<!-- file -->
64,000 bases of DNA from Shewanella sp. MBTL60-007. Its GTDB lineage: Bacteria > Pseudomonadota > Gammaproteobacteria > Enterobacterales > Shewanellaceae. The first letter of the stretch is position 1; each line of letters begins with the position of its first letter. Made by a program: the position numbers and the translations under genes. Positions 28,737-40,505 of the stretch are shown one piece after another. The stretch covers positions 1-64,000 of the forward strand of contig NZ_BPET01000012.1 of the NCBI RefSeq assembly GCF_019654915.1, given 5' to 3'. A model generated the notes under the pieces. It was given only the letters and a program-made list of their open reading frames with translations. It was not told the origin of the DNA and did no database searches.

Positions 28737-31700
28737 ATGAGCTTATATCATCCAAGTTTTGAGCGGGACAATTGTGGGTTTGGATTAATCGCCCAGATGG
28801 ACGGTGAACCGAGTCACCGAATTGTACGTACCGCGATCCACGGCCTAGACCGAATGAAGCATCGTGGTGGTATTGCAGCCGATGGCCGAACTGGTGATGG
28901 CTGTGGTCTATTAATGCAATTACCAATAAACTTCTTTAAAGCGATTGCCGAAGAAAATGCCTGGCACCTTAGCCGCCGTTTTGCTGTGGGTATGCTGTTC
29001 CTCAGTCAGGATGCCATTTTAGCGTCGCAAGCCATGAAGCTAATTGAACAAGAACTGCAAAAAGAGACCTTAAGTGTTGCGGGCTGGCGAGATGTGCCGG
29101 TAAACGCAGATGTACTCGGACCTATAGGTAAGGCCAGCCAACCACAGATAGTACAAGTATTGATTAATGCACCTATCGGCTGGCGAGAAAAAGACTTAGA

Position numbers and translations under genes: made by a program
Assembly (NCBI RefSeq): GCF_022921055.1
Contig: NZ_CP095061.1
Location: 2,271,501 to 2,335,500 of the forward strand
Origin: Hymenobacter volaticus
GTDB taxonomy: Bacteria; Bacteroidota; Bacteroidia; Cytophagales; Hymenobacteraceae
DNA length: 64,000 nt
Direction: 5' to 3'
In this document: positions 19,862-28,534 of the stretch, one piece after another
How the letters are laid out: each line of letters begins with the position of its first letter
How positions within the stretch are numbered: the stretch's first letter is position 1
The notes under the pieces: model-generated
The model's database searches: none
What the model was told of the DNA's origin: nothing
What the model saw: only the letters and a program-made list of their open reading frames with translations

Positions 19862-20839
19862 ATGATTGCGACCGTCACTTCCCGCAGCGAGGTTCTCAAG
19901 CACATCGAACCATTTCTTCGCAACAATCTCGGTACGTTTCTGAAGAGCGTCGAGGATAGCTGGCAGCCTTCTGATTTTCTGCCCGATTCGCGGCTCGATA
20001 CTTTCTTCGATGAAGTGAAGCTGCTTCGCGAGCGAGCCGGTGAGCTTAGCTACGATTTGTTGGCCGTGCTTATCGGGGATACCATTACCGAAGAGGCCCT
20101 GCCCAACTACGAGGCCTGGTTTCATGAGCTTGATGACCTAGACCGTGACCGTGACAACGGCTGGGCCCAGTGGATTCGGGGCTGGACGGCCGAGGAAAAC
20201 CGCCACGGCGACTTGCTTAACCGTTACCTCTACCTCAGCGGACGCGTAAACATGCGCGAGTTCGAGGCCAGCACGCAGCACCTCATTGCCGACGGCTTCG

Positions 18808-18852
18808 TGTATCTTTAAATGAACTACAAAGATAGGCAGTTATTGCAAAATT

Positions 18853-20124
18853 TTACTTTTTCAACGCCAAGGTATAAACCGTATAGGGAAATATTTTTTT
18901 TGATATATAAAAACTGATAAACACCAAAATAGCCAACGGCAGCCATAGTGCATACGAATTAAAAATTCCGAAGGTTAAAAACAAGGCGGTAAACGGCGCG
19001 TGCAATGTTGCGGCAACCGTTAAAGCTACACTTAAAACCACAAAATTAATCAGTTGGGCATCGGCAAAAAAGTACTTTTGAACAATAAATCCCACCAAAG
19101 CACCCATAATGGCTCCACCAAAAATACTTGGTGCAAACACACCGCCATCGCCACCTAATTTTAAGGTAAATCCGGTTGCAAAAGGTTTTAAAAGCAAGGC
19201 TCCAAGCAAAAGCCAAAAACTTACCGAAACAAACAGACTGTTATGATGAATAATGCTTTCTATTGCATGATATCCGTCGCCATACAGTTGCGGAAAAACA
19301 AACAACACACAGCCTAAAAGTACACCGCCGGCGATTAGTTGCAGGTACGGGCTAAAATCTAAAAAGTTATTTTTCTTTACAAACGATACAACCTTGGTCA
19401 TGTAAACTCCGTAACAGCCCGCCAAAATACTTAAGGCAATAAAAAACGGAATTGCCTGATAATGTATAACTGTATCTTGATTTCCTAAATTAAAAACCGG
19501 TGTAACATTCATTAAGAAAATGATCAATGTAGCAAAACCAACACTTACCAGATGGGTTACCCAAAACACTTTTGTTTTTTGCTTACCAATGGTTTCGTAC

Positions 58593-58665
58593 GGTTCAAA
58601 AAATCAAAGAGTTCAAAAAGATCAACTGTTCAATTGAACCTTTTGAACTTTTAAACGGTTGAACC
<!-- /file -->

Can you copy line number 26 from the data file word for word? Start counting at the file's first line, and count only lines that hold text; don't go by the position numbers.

20001 CTTTCTTCGATGAAGTGAAGCTGCTTCGCGAGCGAGCCGGTGAGCTTAGCTACGATTTGTTGGCCGTGCTTATCGGGGATACCATTACCGAAGAGGCCCT